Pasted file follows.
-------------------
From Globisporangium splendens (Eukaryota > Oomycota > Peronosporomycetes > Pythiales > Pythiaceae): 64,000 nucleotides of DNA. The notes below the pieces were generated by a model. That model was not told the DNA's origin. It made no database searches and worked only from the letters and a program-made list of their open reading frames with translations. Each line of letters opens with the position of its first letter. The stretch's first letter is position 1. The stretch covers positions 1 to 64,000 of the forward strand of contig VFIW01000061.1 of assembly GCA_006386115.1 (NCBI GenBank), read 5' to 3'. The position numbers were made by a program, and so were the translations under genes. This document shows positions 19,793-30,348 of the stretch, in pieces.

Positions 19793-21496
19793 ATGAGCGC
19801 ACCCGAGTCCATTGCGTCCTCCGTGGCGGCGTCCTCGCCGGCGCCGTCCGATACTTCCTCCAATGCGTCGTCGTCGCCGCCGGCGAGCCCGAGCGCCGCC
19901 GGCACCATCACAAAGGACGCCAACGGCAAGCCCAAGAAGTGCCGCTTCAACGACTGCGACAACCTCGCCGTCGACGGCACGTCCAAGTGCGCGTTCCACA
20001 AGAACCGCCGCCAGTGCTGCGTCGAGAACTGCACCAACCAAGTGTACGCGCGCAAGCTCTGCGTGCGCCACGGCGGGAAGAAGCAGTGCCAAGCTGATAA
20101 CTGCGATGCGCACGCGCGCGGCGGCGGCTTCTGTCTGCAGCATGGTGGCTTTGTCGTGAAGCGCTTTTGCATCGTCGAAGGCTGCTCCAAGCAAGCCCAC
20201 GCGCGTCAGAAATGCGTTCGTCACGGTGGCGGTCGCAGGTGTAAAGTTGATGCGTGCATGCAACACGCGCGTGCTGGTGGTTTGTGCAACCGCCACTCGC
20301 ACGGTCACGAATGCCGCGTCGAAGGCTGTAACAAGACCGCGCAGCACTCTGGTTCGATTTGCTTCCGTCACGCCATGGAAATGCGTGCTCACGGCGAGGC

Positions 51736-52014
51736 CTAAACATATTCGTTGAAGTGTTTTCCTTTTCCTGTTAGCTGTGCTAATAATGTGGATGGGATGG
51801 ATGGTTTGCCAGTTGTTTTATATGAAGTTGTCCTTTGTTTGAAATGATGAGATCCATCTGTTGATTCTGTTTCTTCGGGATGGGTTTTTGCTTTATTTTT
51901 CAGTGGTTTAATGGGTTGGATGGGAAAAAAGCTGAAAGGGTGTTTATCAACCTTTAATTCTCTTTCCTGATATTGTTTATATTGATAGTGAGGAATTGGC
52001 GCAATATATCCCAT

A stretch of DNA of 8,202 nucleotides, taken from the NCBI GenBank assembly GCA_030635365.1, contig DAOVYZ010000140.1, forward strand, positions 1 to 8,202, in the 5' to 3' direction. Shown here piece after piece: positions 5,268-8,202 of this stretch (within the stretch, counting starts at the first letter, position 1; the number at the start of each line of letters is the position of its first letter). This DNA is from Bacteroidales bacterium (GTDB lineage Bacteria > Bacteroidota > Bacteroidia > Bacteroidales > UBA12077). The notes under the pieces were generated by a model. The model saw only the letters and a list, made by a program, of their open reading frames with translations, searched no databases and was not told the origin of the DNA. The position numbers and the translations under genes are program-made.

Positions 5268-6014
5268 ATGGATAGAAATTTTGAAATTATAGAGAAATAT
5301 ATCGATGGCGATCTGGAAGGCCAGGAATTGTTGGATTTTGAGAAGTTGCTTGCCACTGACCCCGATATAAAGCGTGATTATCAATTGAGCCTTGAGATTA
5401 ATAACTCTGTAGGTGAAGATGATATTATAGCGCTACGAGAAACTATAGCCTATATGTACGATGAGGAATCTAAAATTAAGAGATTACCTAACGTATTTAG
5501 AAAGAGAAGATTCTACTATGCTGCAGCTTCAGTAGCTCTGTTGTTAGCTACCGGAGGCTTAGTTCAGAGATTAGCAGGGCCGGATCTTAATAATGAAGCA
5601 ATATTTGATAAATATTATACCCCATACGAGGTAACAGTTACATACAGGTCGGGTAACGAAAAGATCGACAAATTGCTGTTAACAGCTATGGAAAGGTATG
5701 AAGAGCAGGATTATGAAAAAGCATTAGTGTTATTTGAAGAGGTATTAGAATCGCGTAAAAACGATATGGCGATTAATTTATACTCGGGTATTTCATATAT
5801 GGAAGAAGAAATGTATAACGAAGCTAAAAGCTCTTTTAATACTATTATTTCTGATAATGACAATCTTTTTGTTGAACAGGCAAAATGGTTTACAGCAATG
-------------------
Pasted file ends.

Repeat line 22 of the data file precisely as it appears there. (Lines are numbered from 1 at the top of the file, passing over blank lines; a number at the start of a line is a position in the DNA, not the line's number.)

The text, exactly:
5701 AAGAGCAGGATTATGAAAAAGCATTAGTGTTATTTGAAGAGGTATTAGAATCGCGTAAAAACGATATGGCGATTAATTTATACTCGGGTATTTCATATAT